Every road built to stand up to traffic needs a well-laid road bed. The purpose of this bed is to bear the weight of the road surface and help control environmental factors. Modern roads facilitate the movement of heavy and constant traffic. The surface must be properly supported for the road to stand up to continued use without major repairs. Modern road beds generally have several layers to perform their intended design function.
The bottom layer of any road bed is always the existing soil or rock where the road will be laid. It is levelled to the specific needs of the road surface that will be laid on top of it. Levelling in this section makes it easy to grade each successive layer for a smooth road surface in the final phase. Where rock is present, blasting is often the first step in the levelling process. This section of the road bed is called the sub-grade.
The next step in creating a road bed is laying the sub-base. This step is optional in some cases. If the rock or soil is properly levelled and can support the weight, a sub-base layer is unnecessary. Filling depressions in this layer will consist of smaller aggregates such as silica sand and gravel pieces. It may be necessary with some soil surfaces to add this layer for the entire length of the road bed.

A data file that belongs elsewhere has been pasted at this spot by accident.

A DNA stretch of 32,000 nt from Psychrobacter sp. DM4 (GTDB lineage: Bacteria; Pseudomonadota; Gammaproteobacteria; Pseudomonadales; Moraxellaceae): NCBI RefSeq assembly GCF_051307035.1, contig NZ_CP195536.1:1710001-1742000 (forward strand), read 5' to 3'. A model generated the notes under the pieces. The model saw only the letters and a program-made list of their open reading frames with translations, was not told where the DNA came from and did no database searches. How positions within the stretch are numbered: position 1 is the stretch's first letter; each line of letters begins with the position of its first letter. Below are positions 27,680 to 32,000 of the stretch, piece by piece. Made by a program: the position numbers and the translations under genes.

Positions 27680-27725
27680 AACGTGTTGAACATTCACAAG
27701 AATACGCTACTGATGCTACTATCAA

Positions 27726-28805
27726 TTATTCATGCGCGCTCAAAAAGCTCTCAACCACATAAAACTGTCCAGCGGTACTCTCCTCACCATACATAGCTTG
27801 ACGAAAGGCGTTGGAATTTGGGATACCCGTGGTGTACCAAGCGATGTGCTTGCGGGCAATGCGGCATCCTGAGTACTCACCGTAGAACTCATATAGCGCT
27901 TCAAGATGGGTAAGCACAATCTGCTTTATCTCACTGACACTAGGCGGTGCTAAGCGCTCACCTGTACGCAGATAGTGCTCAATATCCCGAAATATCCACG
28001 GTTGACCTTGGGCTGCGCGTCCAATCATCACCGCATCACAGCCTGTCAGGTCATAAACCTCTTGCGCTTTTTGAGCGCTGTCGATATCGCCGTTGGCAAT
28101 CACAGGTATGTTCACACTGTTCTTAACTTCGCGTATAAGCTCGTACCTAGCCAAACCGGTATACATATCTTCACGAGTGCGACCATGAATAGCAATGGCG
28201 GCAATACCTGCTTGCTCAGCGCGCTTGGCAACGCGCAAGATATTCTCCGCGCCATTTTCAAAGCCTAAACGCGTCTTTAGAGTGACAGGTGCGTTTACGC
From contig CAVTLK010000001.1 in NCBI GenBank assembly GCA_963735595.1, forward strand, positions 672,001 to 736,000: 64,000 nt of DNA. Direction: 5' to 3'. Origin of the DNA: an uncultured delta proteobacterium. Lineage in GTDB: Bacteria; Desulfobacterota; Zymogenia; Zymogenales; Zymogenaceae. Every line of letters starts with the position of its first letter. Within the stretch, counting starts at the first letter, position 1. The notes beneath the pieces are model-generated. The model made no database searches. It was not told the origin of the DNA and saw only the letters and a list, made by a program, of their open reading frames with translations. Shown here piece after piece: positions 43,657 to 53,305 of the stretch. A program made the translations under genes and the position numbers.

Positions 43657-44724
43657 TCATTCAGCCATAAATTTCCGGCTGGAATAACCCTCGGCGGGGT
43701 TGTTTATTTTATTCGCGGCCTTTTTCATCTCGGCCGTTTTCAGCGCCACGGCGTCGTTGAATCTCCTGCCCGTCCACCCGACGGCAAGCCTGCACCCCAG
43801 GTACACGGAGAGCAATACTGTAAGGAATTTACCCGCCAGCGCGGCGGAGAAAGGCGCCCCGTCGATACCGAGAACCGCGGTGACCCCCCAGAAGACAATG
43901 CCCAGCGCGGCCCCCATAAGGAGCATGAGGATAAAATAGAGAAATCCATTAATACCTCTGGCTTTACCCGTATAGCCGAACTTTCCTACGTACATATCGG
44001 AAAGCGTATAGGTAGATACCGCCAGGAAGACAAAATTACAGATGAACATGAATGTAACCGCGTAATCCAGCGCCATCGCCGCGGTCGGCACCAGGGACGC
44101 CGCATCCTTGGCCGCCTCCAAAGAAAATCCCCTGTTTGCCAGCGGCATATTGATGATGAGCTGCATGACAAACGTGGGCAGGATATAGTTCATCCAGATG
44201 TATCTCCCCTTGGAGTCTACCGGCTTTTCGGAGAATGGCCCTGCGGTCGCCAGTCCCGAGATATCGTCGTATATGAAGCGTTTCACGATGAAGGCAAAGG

The final layer before the road surface is called the base course. This directly supports the road surface and is always used when laying a modern road. Many base courses use a combination of dried aggregates such as gravel and silica sand. The road surface chosen is then laid on top of this course. In places where the road surface is above the surrounding landscape, an aggregate of gravel is often used on the road side. This allows rain water to pass directly into the ground and help prevent erosion on the hillside.